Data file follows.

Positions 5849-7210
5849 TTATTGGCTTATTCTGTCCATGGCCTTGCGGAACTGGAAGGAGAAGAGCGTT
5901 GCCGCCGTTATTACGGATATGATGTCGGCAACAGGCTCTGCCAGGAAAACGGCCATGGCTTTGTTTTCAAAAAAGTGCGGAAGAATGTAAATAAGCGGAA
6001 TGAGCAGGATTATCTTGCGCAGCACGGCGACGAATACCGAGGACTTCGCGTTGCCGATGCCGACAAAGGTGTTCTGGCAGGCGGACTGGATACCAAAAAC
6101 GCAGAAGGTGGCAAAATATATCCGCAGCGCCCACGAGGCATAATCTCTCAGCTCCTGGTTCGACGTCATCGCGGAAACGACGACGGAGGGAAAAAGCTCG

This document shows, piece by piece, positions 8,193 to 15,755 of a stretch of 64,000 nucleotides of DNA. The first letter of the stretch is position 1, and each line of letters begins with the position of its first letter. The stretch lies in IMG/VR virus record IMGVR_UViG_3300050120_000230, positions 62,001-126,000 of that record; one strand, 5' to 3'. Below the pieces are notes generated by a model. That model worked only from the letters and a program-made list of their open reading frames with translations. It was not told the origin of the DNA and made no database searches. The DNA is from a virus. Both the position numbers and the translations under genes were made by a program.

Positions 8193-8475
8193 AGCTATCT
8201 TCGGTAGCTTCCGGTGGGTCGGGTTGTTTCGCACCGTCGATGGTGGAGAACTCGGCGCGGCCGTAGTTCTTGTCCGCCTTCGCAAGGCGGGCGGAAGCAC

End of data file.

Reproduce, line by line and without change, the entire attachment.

Positions 5849-7210
5849 TTATTGGCTTATTCTGTCCATGGCCTTGCGGAACTGGAAGGAGAAGAGCGTT
5901 GCCGCCGTTATTACGGATATGATGTCGGCAACAGGCTCTGCCAGGAAAACGGCCATGGCTTTGTTTTCAAAAAAGTGCGGAAGAATGTAAATAAGCGGAA
6001 TGAGCAGGATTATCTTGCGCAGCACGGCGACGAATACCGAGGACTTCGCGTTGCCGATGCCGACAAAGGTGTTCTGGCAGGCGGACTGGATACCAAAAAC
6101 GCAGAAGGTGGCAAAATATATCCGCAGCGCCCACGAGGCATAATCTCTCAGCTCCTGGTTCGACGTCATCGCGGAAACGACGACGGAGGGAAAAAGCTCG

This document shows, piece by piece, positions 8,193 to 15,755 of a stretch of 64,000 nucleotides of DNA. The first letter of the stretch is position 1, and each line of letters begins with the position of its first letter. The stretch lies in IMG/VR virus record IMGVR_UViG_3300050120_000230, positions 62,001-126,000 of that record; one strand, 5' to 3'. Below the pieces are notes generated by a model. That model worked only from the letters and a program-made list of their open reading frames with translations. It was not told the origin of the DNA and made no database searches. The DNA is from a virus. Both the position numbers and the translations under genes were made by a program.

Positions 8193-8475
8193 AGCTATCT
8201 TCGGTAGCTTCCGGTGGGTCGGGTTGTTTCGCACCGTCGATGGTGGAGAACTCGGCGCGGCCGTAGTTCTTGTCCGCCTTCGCAAGGCGGGCGGAAGCAC